For some, it’s easy to write an exercise program, throw a bunch of workouts together within a certain time period and call it done. Others may spend hours on end painstakingly designing each rep and set.
While neither of the spectrum is ideal, there is a happy middle ground, one where you spend enough time to create a thorough exercise program while also being efficient enough that your whole day isn’t consumed. Here are three tips to help you reach that middle ground quicker.
In case you missed part 1 you can find it here.
The first tip is that all clients must progress from motor control to muscle endurance to strength endurance ending at maximal contractions. To reach one’s highest level of fitness everyone must follow this progression. Where they start is based on their current abilities which a coach should determine during the initial assessment.
The first step in the progression is motor control. During this step, the main focus is learning a pattern of movement at a low intensity and without fatigue.
Air Squat; 5-8 x 3 sets @ 3131 tempo, 1 minute rest
Muscle endurance is the second step. This step is about performing a high volume of the patterns to challenge motor control as fatigue sets in. These exercises are higher repetition, lower intensity, and have a higher time under tension.
Goblet Squat; 10-12 reps x 3 sets @ 3131 tempo, 90 seconds rest
The third step is strength endurance. This is performed with a higher tension than muscle endurance. The limitation in strength endurance is the ability to overcome the load, rather than a breakdown in motor control. Strength endurance activities are typically lower repetition, higher intensity and lower time under tension when compared to muscle endurance.
Front Squat; @30X1, 5-6 reps x 4 sets @ 3010 tempo, 2 minutes rest
The final step in the progression is maximal contractions. Here clients are chasing maximal physical potential through the use of one repetition maximums. Maximal contraction activities are the lowest repetition, highest intensity and lowest time under tension.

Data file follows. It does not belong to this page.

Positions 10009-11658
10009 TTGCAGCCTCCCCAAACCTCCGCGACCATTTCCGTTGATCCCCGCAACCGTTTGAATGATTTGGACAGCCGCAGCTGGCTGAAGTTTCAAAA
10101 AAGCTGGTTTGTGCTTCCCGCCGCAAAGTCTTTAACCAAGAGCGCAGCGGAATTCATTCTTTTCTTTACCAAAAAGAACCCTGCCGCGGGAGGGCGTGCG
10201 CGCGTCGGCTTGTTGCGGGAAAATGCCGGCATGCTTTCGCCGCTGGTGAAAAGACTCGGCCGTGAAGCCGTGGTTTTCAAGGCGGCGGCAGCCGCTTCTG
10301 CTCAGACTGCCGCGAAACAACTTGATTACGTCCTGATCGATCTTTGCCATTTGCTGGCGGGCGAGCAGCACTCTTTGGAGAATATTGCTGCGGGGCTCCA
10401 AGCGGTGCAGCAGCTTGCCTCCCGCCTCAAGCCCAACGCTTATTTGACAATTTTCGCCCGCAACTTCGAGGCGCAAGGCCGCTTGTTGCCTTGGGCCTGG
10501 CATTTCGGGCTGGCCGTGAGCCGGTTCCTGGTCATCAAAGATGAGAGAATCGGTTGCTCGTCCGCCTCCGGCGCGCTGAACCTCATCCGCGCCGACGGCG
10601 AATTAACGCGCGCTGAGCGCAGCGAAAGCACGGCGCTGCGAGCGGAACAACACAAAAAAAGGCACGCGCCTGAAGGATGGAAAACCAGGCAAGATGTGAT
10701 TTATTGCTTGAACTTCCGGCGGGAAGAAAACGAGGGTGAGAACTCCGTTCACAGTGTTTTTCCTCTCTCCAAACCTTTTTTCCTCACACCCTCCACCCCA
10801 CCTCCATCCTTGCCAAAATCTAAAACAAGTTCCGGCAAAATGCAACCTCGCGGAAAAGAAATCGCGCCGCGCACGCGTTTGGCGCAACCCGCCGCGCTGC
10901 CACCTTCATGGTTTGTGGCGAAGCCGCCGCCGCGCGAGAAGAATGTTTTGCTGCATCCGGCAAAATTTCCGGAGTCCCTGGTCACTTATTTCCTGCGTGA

Front Squat; 1-1-1 @ 20X0 tempo, 3-5 minutes rest
The second tip for writing better exercise programs is to start with aerobic endurance and progress to aerobic power. In a world where high endurance training is ever-popular, this tip begs you to do the opposite.
Start your clients, with long slow aerobic work in repeatable intervals. A great way to ensure that the work is aerobic is to measure intraset repeatability. Then over time as your client demonstrates their repeatability progress them towards powerful aerobic work. Learn how to create repeatable aerobic workouts in this free course. Don’t get this confused with lactic training, even the faster-paced work needs to be repeatable.
Week 1-8: 30-minute row intervals
Week 9-16: 15-minute row intervals
Week 17-24: 10-minute row intervals
Week 25-32: 5-minute row intervals
Week 33-40: 3-minute row intervals
Week 40-48: 2-minute row intervals
The third tip builds on the second tip. Build your client’s aerobic system before giving them very hard lactic work. A client needs a robust aerobic base to be able to effectively express and recover from hard lactic work. With a well-developed aerobic system, they will be able to recover more efficiently between lactic efforts. Their limited ability to recovery will reduce the amount of volume they can handle in training and their ability to express near-threshold and maintain power for an extended period of time throughout an event or workout.
Exercise program design takes time to perfect, we get it! But by always learning and refining your craft you will slowly get better over time. That’s why we created the Coach’s Toolkit – a free course designed for coaches looking to improve their skills. Sign up now and become the coach you’ve always wanted to be.